We follow two sisters, Evadne and Dorina as they venture to London. Dorina is an aspiring art critic, and Evadne is along for the ride as she chaperone's her younger sister. Being an avid fencer, Evadne enrolls herself in a fencing school where she meets her instructor, George Cantrell. George not only opens her eyes to new fencing techniques, but also to a hidden world of demons and the cults that worship them. He has dedicated his life to getting rid of demons and the diabolists that serve them and he enlists Evadne's help. However, this will prove to be difficult because the woman that Dorina has become enamored with might be a diabolist. What's worse, Dorina could be turned as well.

    When you hear the combination of elements in this story you may think they sound like an odd mixture. I definitely did at first, but Tanzer blends all perfectly. Nothing felt out of place and I loved how realistic the characters were - you didn't love them but you didn't hate them. The relationship between the sisters felt like an authentic sibling relationship. Lots of disagreements and rebellion on Dorina's part. If a book has demons and cults in it, then it's going to pique my interest. Fencing is something that I know very little about, so having a swordplay element was unique.

    Overall, if you want a unique story with a historical fiction feel, then this is one you should add to the TBR list. Cults, swords, and Victorian London - what else could you want in a fantasy novel?

    I give this 4.5/5 stars!

  • Gary

    Molly Tanzer’s Creatures of Will and Temper is the kind of novel that looks up at you with a mischievous smirk. It is the story of two Victorian-era sisters, Dorina and Evadne Gray, who go to spend a summer in London with their Uncle Basil. Dorina, 17 years old and the younger of the two, wants to be an art critic and is eager to soak up the culture of the big city; Evadne, eleven years Dorina’s senior, is conscripted against her will and charged with keeping her sibling’s wilder impulses in che

    Molly Tanzer’s Creatures of Will and Temper is the kind of novel that looks up at you with a mischievous smirk. It is the story of two Victorian-era sisters, Dorina and Evadne Gray, who go to spend a summer in London with their Uncle Basil. Dorina, 17 years old and the younger of the two, wants to be an art critic and is eager to soak up the culture of the big city; Evadne, eleven years Dorina’s senior, is conscripted against her will and charged with keeping her sibling’s wilder impulses in check. Once in London, the two are introduced to Lady Henrietta Wotton (Henry for short), a wealthy dandy who takes an interest in mentoring Dorina, to Evadne’s consternation. Unbeknownst to the Gray sisters, Henry traffics with a demon, one that seems to have something to do with the untimely death of Henry’s beloved twin brother, who was also Basil’s lover.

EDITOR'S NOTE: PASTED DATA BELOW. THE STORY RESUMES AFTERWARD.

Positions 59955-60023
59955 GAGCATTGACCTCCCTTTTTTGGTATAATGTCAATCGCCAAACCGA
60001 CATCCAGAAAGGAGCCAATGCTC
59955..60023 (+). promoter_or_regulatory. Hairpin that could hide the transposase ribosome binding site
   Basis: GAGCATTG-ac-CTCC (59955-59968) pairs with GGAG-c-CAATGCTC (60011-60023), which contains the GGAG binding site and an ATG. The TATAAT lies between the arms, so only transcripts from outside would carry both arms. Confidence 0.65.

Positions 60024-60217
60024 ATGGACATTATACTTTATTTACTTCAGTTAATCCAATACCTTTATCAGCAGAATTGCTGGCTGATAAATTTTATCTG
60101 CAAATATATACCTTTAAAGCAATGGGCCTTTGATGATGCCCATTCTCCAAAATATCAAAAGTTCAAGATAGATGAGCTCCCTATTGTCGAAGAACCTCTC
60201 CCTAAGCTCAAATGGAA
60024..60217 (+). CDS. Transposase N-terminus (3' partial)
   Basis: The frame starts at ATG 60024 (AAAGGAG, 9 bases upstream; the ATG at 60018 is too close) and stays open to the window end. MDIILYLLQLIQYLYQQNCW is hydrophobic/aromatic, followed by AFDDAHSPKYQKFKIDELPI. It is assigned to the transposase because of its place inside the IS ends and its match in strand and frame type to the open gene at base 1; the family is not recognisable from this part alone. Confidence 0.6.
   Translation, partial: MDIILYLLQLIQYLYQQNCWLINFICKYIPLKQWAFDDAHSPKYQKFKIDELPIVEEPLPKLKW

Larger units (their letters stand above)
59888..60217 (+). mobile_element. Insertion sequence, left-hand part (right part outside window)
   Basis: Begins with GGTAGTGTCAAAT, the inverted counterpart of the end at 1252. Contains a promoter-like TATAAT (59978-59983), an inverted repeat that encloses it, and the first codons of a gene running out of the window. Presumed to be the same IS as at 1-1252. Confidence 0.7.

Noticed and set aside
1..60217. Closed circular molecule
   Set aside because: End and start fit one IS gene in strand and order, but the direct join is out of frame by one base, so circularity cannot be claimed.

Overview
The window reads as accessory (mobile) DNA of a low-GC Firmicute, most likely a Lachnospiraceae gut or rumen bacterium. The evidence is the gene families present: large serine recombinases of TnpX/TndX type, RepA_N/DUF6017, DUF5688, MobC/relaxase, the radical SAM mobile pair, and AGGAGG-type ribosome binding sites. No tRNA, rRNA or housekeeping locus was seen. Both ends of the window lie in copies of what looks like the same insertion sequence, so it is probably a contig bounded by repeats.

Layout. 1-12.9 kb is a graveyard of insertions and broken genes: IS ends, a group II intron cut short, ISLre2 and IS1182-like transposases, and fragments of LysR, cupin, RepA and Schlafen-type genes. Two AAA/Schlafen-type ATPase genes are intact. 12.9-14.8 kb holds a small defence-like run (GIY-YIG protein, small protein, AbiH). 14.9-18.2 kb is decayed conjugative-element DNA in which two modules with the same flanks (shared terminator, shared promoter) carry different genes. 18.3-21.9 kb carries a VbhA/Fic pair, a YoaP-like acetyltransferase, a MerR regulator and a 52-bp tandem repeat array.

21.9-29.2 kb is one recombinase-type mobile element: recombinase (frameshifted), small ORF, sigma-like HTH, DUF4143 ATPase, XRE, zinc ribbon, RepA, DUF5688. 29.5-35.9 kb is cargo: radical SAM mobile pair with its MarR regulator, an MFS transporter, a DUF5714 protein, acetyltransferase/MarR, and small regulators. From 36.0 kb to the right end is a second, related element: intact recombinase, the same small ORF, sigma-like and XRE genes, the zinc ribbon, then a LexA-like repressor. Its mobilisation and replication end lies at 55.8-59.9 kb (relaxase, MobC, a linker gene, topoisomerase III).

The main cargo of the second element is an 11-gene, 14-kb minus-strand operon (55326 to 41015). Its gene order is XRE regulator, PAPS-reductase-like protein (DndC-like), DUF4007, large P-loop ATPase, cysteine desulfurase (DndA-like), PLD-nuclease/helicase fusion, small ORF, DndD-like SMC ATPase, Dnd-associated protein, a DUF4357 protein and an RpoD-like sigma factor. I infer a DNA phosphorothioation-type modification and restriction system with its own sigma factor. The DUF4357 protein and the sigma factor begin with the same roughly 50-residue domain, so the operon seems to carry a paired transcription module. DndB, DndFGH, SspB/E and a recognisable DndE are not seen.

The novel’s greatest strength is its depiction of the Gray sisters’ combative relationship, which overlies their zealous devotion to each other. Even motives born of affection and goodwill seem to turn into grounds for conflict between them. The raffish Lady Henry makes the perfect deciding agent for their mutual antagonism, as she, by her very nature, leans to encouraging the very behavior in Dorina that Evadne was sent along to quash. But as Evadne grows more exhausted in a battle she seems destined to lose, she begins to pursue her own interests, which spins their story in quite an unforeseen direction.

    Without delving into anything too spoilery, let me say that the final act of Creatures of Will and Temper is not for the faint of heart. It took me a minute to reorient myself from the supernaturally tinged melodrama I had been reading to the Grand Guignol horror show that it became, so I am compelled to pass along a friendly warning. But if your tolerance for viscera is sturdy enough, at least know that the novel stays true to the heart at its core, and is buoyed throughout by Tanzer’s lucid and lustrous prose.

    Many thanks to Netgalley and the publisher for the opportunity to read this ARC.

  • nat

    this was strange but delightful. I just love reading about monsters and the supernatural set in a Victorian era. it warms me.

    and in the center of all this, are sisters Evadne and Dorina, who on their trip to London to visit their uncle, meet Lady Henry. Dorina is quickly enamored while Evadne gets a bad feeling about her.

    ... they soon discover a world full of demons and rituals. and these people called diabolist who, in a way, live to serve them.

    my only complaint? I wanted to see more demon-w

    this was strange but delightful. I just love reading about monsters and the supernatural set in a Victorian era. it warms me.

    and in the center of all this, are sisters Evadne and Dorina, who on their trip to London to visit their uncle, meet Lady Henry. Dorina is quickly enamored while Evadne gets a bad feeling about her.

    ... they soon discover a world full of demons and rituals. and these people called diabolist who, in a way, live to serve them.

    my only complaint? I wanted to see more demon-worshiping or whatever the hell they do. or maybe it was boring and I should be thankful there wasn’t any? who knows.